I was not aware of this, but you are not allowed to drink water at the DMV (Department of Motor Vehicles, or at other government offices). I do understand certain rules are in place for a reason, and that a “no food and drink rule” can help keep government buildings clean, litter free, and devoid of spills. However, there should be exceptions to this rule on occasion, especially when it comes to water. I think it should be against the law in the United States to refuse to allow a human being to drink water.
The reason I found this out was that I was at the DMV recently to renew my Driver’s License, which was about to expire. I currently have an ongoing medical/ health problem, which requires I stay hydrated and drink water as much as possible. I have a vocal polyp, and had been seen by 2 Ear, Nose & Throat Doctors, and 2 Speech Therapists, and had an appointment booked the following day with the best Throat and Swallowing Specialist in San Francisco, because my issue still has not improved after 6 ½ months. It has been painful to speak, and I felt very dehydrated, even though I am drinking 4-6 liters of water a day and sleeping with humidifiers. The Speech Therapists told me to drink lots of water and try to speak as little as possible, and not to raise my voice. I’ve been dealing with the condition for over 6 months, and I had to quit my job of 8 years as a bartender because of this vocal impairment. I had surgery for the same issue 22 years ago, so I consider this an on-going and serious health concern. Because of this health issue, sometimes don’t speak for days at a time, and I never leave the house without bottles of water.
I was in line at the DMV, and I was fully prepared to be patient and not let myself get too annoyed while there, as I know it can be an annoying and frustrating experience. I think everyone knows that. I was in a fine mood, and actually looking forward to getting my new license. My hair color has changed 3 times in the last decade, and my new license would finally match my current hair color. While in line, a female security guard barked at me that I could not drink water. (Prior to this, I had noticed her speaking loudly and rudely to other DMV customers, and being sarcastic. I noticed this because, having been a bartender dealing with the public for the last 8 years, I can’t help but notice when people in customer service jobs are projecting unnecessary negative attitude at customers.)
I say that she “barked” at me, because she raised her voice loud enough to tell me from about 10 feet away, projecting over a large group of other people in line. Because of my vocal problem, I could not project loud enough to respond back, and I was stuck in a line, so I motioned with my finger for her to come over to me, which she did not do. I spoke as best I could and said, “I have a medical problem, and am under doctor’s orders. I have to drink water.” At this point, the 50 or so people in line are all involved and watching, because it became a scene. She then bellowed at me to “get out of the line and come over here.” I felt I was being treated like the problem child in elementary school, being punished in front of class.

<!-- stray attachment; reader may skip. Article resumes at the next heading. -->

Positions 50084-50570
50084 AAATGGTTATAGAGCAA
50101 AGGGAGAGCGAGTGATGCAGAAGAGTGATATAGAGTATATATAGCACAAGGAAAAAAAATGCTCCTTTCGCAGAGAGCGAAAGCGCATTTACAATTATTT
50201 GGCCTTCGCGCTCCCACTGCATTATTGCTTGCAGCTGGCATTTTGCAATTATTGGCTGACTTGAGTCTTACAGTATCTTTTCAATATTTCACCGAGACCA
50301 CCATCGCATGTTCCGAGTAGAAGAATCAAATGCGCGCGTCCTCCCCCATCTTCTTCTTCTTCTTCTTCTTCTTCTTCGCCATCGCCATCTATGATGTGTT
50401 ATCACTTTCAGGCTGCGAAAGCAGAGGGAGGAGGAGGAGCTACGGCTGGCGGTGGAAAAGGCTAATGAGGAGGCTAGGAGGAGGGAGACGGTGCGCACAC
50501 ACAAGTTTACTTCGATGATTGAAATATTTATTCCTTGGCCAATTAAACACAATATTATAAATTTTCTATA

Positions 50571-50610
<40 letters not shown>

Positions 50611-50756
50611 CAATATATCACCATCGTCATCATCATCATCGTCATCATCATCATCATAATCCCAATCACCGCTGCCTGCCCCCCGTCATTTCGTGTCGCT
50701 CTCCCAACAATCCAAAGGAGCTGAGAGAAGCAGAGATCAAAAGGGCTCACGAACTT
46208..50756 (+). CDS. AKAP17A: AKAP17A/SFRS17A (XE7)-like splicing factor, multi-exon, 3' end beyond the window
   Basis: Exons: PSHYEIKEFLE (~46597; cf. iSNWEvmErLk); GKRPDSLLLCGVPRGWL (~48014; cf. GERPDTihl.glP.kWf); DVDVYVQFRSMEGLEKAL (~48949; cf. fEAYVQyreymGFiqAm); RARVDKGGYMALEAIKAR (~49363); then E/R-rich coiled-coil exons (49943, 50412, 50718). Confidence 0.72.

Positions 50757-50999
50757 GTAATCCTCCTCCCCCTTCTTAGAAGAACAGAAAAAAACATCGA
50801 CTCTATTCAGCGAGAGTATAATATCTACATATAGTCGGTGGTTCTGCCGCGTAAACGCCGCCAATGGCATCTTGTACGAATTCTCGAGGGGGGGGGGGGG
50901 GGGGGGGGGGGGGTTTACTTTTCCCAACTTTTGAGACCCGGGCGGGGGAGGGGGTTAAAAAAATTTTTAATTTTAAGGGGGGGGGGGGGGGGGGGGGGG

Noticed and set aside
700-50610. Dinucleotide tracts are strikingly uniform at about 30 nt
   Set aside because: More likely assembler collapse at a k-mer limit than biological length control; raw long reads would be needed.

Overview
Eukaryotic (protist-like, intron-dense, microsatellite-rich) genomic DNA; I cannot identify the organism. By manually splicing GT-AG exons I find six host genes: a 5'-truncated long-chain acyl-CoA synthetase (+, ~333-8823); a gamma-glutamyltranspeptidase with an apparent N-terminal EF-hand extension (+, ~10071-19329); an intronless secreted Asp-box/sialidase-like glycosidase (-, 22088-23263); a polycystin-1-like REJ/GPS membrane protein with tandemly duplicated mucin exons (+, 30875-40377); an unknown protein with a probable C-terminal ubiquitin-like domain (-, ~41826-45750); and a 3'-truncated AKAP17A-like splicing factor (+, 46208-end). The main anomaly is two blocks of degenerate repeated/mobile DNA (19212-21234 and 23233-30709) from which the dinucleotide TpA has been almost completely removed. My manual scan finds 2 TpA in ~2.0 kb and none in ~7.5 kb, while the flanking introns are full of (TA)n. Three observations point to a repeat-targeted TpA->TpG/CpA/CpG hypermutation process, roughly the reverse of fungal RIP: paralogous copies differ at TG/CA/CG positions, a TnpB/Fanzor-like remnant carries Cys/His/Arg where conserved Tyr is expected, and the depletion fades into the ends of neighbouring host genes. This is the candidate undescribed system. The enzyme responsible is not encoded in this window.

I walked to her, and explained calmly and quietly again, and the woman working the DMV counter nearest started also raising her voice, saying she could make me an appointment but I would not be allowed to have water and that if I needed to drink water, I would need to leave. I said, “I have a medical issue. I am in pain. It’s just water. Please, I need it, and my license is about to expire, so I have to do this today.” I had tried to make an appointment online, but they were booked up for two months. While this DMV employee continued to bark at me, it gave me an anxiety adrenaline rush. I felt my heart racing, as now two loud women were barking at me, and I was physically unable to even come close to matching their volume due to my vocal impairment. This went on for at least 5 minutes.
She talked to another customer and had me wait. I felt she was also barking at him, because she was going to now bark at everyone else for the rest of the day. Maybe she had already been doing that before I was called over. Maybe she was like that every day. I have no idea; I just know I noticed it when she did it to me. She finished with him and then went back to talking very loudly at me, saying, “I understand your health is important to you and it should be, and it should be important to us, but if you have to drink water, you have to leave.” I felt like she was back-pedaling and reciting a script, as if she sensed that people were listening or she might be on camera… “it should be important to us…”